Varjo hasn’t been hibernating over the winter but they’ve definitely had a very active spring. ARPost typically reports on the Finnish XR company’s groundbreaking hardware and software developments, but the company also helps develop and distribute XR experiences and solutions ranging from operas to flight simulations.
An Opera Produced Entirely Through XR
The Finnish National Opera and Ballet (FNOB) spent two years producing Turandot opera with Sweden’s Malmö Opera. The ambitious international product involved designing complex sets and orchestrating intricate scene transitions. FNOB has commented before that Varjo is the only headset manufacturer that matches their high-quality requirements.
FNOB, which has been gradually implementing XR production tools over the last three years, started with two things: the in-house Unreal Engine-driven “XR Stage” visualization tool, and a 3D model of the main stage created by ZOAN – a 3D content agency that uses the same hardware to bring employees into their virtual headquarters.
“Our artists were only open to using virtual tools if models would be photorealistic and it was an intuitive user experience,” FNOB Production and Technical Director Timo Tuovila, said in a release shared with ARPost. “We have been able to create a digital twin of our stage that actually is true to life, matching the expectations of our ambitious artistic and technical teams.”
The virtual stage was used collaboratively between the two opera houses to virtually design and redesign sets – a process that would normally have taken tremendous time, resources, and materials. It is estimated that using XR preproduction instead saved over $82,000 and 1,500 hours of production time, not to mention enhanced crew safety.
This is the eighth FNOB production using XR preproduction, but this is the first time that they – or anybody – have used the technology at every step from proof-of-concept to final production, according to the release. It would be interesting to see XR also being used in recording and distributing live content at this level.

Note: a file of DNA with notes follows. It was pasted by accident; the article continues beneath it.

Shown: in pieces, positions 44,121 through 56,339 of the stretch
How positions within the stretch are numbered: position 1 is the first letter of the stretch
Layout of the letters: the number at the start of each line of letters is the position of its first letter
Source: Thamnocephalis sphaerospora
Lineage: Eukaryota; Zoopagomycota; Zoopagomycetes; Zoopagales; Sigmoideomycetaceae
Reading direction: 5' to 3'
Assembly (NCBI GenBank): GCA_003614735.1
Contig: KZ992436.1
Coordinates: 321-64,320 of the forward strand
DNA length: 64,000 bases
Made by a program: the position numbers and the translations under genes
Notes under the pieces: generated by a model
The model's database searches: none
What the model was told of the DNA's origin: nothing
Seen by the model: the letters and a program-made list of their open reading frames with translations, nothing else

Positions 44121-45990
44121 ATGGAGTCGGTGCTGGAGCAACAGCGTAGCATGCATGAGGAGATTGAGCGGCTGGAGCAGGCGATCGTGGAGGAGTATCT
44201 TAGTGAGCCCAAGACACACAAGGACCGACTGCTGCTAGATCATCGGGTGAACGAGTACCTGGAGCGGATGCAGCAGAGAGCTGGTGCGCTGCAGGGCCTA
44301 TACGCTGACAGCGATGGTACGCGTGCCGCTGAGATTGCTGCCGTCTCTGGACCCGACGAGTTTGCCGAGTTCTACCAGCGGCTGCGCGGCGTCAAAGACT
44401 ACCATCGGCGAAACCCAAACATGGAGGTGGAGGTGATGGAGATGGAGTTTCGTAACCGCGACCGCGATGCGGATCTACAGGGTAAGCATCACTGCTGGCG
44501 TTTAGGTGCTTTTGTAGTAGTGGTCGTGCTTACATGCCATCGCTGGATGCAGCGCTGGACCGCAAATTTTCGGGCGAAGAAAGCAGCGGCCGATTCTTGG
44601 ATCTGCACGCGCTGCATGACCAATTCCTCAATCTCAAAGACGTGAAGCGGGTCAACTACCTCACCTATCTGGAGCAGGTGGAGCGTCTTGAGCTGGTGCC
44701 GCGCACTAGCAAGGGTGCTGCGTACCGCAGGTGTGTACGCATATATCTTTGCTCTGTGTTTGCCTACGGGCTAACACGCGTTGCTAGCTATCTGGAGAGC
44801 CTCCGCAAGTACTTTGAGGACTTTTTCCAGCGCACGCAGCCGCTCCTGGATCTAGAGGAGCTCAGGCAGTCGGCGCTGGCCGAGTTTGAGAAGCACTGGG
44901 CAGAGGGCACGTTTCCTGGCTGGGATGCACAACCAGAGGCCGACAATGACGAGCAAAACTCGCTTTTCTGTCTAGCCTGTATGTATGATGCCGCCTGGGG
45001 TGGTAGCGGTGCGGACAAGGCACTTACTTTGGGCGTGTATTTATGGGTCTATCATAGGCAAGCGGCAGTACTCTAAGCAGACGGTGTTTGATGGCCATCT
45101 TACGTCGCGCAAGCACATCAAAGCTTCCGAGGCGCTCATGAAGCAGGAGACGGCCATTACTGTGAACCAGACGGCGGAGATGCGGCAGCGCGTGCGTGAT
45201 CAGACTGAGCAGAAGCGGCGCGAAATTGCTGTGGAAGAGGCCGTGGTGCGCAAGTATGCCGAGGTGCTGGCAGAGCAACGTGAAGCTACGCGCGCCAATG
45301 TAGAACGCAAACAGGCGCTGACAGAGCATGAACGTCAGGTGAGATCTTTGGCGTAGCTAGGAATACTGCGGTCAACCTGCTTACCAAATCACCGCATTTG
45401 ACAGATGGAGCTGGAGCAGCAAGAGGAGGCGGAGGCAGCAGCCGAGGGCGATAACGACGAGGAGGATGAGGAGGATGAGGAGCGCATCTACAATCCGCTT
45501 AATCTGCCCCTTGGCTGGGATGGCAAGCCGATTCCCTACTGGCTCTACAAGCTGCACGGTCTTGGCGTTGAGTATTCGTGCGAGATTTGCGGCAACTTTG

Twinmotion Programs Come to Varjo Devices
The virtual production of Turandot is a highly artistic example of using Varjo for architecture and design. That use case is about to get a big leg up as the company recently announced support for its hardware on Twinmotion. Users of the real-time visualization platform’s most recent update will be able to view its high-fidelity models on Varjo devices.
According to the hardware manufacturer, Twinmotion works with all headsets including Aero – the closest thing that the company offers to an entry-level headset. The headset, priced below the company’s other offerings but still within the almost exclusively enterprise range, comes without mandatory software subscriptions making compatibility with other solutions crucial.
Advancing Brain Health With MachineMD
Aero also plays an important part in a partnership with Swiss medical device company machineMD. The partnership’s goal is the development of “neos™” – a proposed device that would use eye-tracking technology for earlier diagnosis of brain disorders. In addition to helping specialists, the device could also be more accessible to doctors that aren’t neuro specialists.